San Salvador de la Punta Castle

Punta fortressLa Punta just like El Morro was designed to protect the entrance to the Havana Bay that became an important and strategic entranceway to the harbor since the settlement of the town.

What came to be known as La Punta was originally covered by heavy woods that cut off communications between nearby areas. This was considered harmful to the townspeople’s health and to the line of sight of the fortress’ artillery.

On the other hand, the nonstop landings of corsairs in the area endangered the harbor and the town. That was why in 1559 it was resolved to post lookouts at La Punta. In 1582 the king Felipe II, convinced that it was necessary to reinforce fortresses and fleets, ordered the creation of a fortress system in several places of America having its center in Havana.

To fulfill the task Juan de Tejeda was appointed governor of the island, because of his expertise in the matter of fortifications. He brought along the Italian engineer Juan Bautista Antonelli, who has been considered the most renowned professional to practice in 16th century Cuba.

Punta FortressThe works began by 1590 and went on slowly. In 1595 a hurricane severely damaged the fortress, among other reasons, due to the thinness of its walls that were then more solidly rebuilt.

By 1602 there was such a delay in the construction work that the engineer decided to make the fortress into a keep holding some 10 to 12 artillery pieces. Finally, as the years went by it was taken apart, leaving just 3 bastions.

In 1630, due to the short distance between La Punta and El Morro and to increase the protection of the bay, a heavy copper chain was laid between them. This chain can be appreciated in some of the engravings of that time.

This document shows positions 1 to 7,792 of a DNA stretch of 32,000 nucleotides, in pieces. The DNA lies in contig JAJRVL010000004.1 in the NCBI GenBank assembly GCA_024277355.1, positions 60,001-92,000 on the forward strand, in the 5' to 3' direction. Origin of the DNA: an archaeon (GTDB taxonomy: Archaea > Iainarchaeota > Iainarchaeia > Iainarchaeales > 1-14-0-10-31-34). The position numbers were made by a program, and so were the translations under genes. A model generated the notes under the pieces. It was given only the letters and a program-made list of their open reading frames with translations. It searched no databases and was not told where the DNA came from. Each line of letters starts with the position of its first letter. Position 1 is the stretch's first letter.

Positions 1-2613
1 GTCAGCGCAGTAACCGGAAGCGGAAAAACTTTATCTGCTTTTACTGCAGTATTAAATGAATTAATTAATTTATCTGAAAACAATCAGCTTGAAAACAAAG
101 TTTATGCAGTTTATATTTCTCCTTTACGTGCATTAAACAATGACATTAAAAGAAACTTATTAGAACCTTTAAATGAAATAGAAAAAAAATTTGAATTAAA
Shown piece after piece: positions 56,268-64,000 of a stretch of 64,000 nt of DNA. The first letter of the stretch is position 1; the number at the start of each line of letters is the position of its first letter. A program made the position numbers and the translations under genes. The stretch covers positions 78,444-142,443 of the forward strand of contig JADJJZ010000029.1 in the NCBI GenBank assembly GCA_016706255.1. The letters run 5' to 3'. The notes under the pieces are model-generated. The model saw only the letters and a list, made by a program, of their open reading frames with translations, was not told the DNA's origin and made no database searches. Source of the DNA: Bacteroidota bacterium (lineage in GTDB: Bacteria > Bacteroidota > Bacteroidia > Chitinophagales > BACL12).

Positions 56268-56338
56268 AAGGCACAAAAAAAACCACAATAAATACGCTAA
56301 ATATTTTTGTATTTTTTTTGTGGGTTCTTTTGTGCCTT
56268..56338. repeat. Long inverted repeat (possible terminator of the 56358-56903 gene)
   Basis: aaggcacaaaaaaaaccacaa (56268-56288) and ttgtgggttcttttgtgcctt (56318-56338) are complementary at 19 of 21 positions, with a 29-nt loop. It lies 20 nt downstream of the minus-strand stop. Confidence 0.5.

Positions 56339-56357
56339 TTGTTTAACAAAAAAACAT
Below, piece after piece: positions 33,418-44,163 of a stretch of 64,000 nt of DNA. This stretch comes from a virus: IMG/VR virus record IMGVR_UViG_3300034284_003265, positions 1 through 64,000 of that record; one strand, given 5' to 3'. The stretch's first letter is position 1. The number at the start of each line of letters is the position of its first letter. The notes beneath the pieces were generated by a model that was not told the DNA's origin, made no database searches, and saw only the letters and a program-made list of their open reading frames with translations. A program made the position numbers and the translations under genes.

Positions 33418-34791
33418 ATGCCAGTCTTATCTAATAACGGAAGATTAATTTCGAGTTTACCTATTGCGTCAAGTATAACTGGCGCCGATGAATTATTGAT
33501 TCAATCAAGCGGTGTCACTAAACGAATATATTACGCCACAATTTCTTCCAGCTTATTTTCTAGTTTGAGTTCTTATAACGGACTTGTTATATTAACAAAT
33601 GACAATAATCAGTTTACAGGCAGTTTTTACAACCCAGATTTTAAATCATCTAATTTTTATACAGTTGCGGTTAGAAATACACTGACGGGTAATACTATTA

In 1762 as a consequence of the fighting when the English attacked Havana, the English superiority took its toll on all the fortresses. The safety curtains and bastions of La Punta castle were destroyed during the invasion. At this time a chain branching out in several directions and held by heavy wood beams was laid. Its ends were tied to guns set-in at La Punta and El Morro. Some fragments of this piece still remain.

Punta FortressLater on, with the Spanish back in power, a new governor arrived, fixing and enlarging the fortification system. In the 16th century some changes, such as the 4 esplanades built to accommodate a corresponding number of artillery pieces, were added at La Punta

The castle, in 1997, was under an intense work of restoration, (by the City’s Historian Office), that gave it its original position on the rocks. Thanks to this work canons that were engraved in the rocks. The park that surrounds it, paved with striking red ceramic tiles, is a memento of the San Antonio, a Spanish ship foundered in front of the castle with a heavy load. Some of the cargo was recovered from the flotsam and now gives the area just outside the building a special and highly distinctive character.

According to the historian of the city, Eusebio Leal, the most important part of this Museum of Maritime and Submarine archeology, is its interior vaults. It holds an exhibition of the objects discovered of the shipwreck from all the areas that had been researched in the Cuban seashores, providing a great amount of evidences as coins, ingots of valuable metals, wonderful stones, chains, ceramics, porcelain, weapons, navigation tools, sextants, etc.

The exhibition at San Salvador de la Punta Castle, seems to complete the fantasy of a city that do not resign to abandon its domain on the sea.


Address: Avenida del Puerto and Paseo del Prado, Old Havana. Havana City.
Open: From Wednesday through Sunday 10:00 to 17:30
Entrance: $3.00CUC